On September 8, 1900, a hurricane devastated Galveston, Texas leaving more than 5,000 people dead. The city, sustaining extensive property damage, was virtually destroyed. While survivors were still reeling from this onslaught of nature, Frederick Booth-Tucker, National Commander, ordered Salvation Army officers from across America to proceed to the disaster site to provide spiritual assistance. The Salvation Army’s first national disaster appeal for funds was generously supported by caring Americans.
From these beginnings, The Salvation Army has developed local, regional and national disaster services programs.
To learn more about The Salvation Army Disaster Response and Recovery efforts please visit disaster.salvationarmyusa.org
How to Do the Most Good After the Disaster
When disaster strikes and people lose everything they own, we want to know how we can Do the Most Good with our donations of money and materials. Should we rush to get all of our used clothing en route to victims? How can we volunteer? Is money the most effective contribution we can make?
We’ve assembled a few guidelines to help you make the most of your contributions and make sure:
Financial Contributions are the Best
Financial resources allow experienced agencies to ensure that the widest variety of needs are met. There are many varied needs in the aftermath of a disaster, from the obvious food, water, shelter and health care, to the less obvious pastoral care, pet care, family casework, and so on.
“When the public supports these voluntary organizations with financial contributions, it helps ensure a steady flow of important services to the people in need after a disaster.”
Cash contributions also avoid complicating matters of getting help to victims. Introducing too much in the way of material donations requires significantly increased logistic considerations. In the case of The Salvation Army, it would be an incredibly difficult task to gather clothing from donations centers nationwide at a central facility, clean it, pack it, before organizing transport to the site of a disaster, for storage and distribution. For this reason, FEMA advises that “used clothing is rarely a useful item to collect for disaster relief.” The Salvation Army will certainly accept donations of clothing at any time, but can only use them to fund local programs, not disaster relief.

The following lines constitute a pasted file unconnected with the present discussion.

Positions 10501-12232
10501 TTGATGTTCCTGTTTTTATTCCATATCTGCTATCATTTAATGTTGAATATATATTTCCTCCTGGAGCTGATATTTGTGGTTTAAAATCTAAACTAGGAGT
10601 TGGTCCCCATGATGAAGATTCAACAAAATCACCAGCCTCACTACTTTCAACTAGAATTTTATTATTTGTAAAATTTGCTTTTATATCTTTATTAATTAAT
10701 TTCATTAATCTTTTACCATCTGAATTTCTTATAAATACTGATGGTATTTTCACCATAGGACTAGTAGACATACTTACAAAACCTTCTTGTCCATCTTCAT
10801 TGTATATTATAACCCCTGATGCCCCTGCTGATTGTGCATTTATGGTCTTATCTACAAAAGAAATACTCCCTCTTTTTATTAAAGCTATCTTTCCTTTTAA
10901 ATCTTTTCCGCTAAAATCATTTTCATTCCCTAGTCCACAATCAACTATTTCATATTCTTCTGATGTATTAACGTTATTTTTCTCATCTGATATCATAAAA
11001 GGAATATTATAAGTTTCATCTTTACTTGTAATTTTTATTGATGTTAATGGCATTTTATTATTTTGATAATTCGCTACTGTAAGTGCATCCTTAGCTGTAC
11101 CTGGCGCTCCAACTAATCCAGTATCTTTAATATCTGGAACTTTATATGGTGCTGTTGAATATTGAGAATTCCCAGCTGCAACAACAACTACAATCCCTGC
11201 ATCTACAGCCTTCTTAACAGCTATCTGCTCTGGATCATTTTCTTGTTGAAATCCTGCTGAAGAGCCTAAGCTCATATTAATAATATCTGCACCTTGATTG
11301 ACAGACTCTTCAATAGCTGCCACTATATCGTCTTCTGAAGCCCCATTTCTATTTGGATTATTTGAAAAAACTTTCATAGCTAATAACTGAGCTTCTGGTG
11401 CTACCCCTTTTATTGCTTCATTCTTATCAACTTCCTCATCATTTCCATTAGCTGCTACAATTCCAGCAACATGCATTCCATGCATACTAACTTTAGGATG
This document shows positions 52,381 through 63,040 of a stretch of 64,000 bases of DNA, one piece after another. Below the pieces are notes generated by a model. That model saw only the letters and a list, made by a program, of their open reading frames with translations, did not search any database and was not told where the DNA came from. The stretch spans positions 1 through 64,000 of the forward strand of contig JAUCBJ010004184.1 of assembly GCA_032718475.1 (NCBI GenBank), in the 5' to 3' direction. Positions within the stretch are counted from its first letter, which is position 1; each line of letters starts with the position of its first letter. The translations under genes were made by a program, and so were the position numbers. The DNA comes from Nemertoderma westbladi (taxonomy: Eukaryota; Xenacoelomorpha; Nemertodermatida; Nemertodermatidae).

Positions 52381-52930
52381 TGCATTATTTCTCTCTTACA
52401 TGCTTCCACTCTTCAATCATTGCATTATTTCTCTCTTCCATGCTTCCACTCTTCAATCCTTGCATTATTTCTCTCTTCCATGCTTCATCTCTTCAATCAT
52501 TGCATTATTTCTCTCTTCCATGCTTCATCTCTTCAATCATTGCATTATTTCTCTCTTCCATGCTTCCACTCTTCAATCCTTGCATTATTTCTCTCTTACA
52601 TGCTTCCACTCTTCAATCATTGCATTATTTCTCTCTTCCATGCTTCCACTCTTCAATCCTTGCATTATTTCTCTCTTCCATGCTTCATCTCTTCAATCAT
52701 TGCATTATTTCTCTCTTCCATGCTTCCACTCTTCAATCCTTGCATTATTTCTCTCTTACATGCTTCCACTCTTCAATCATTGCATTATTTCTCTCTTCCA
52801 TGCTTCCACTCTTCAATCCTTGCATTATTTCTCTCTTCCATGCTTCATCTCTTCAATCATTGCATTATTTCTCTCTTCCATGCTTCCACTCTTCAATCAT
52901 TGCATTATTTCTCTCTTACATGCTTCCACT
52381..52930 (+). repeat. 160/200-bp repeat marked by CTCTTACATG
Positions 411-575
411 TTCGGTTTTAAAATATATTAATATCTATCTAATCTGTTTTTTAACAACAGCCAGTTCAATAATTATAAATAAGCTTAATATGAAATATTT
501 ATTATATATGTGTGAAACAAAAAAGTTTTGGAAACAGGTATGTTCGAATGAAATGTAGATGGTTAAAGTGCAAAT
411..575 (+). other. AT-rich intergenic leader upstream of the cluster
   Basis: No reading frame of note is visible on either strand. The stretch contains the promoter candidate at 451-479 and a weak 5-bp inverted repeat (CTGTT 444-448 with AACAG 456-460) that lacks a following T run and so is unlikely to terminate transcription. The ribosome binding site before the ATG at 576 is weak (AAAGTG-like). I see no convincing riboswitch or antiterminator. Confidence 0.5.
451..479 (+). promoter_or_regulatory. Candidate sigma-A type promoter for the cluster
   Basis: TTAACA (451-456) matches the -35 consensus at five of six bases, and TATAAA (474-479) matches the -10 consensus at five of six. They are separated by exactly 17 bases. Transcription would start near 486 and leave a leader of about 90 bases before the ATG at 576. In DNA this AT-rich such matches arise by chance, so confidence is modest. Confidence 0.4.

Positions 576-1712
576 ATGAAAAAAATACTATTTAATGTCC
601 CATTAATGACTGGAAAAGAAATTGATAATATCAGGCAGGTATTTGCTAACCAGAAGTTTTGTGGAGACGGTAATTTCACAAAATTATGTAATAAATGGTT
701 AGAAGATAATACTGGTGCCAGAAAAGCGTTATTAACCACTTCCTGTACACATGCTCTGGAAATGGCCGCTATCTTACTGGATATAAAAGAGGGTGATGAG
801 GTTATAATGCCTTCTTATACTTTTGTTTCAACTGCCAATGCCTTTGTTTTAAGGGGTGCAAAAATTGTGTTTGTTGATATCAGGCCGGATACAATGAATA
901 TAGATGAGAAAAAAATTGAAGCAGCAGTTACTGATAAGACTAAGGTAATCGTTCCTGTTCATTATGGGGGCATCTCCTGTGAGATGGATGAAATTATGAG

Confirm Needs before Trying to Meet Them
As relief efforts turn to rebuilding, there are times when donations of clothing or other materials may be appropriate. However, please check with your local Salvation Army before providing materials for disaster victims. This prevents what FEMA has called “considerable waste” in terms of in-kind donations over the years. In fact, you should be wary of anyone that indicates “everything is needed” in the aftermath of a disaster.
People have compassionate hearts and want to volunteer their time in support. You should always affiliate with an established disaster relief organization like The Salvation Army. We have a nationwide process for tracking volunteer interest to best plug people in where they are needed most. There is always lots of interest following a disaster and it may mean that you need to be patient, but we can always use your help.
To find out more information about volunteering with The Salvation Army’s relief efforts or to start the process visit our National Disaster Website.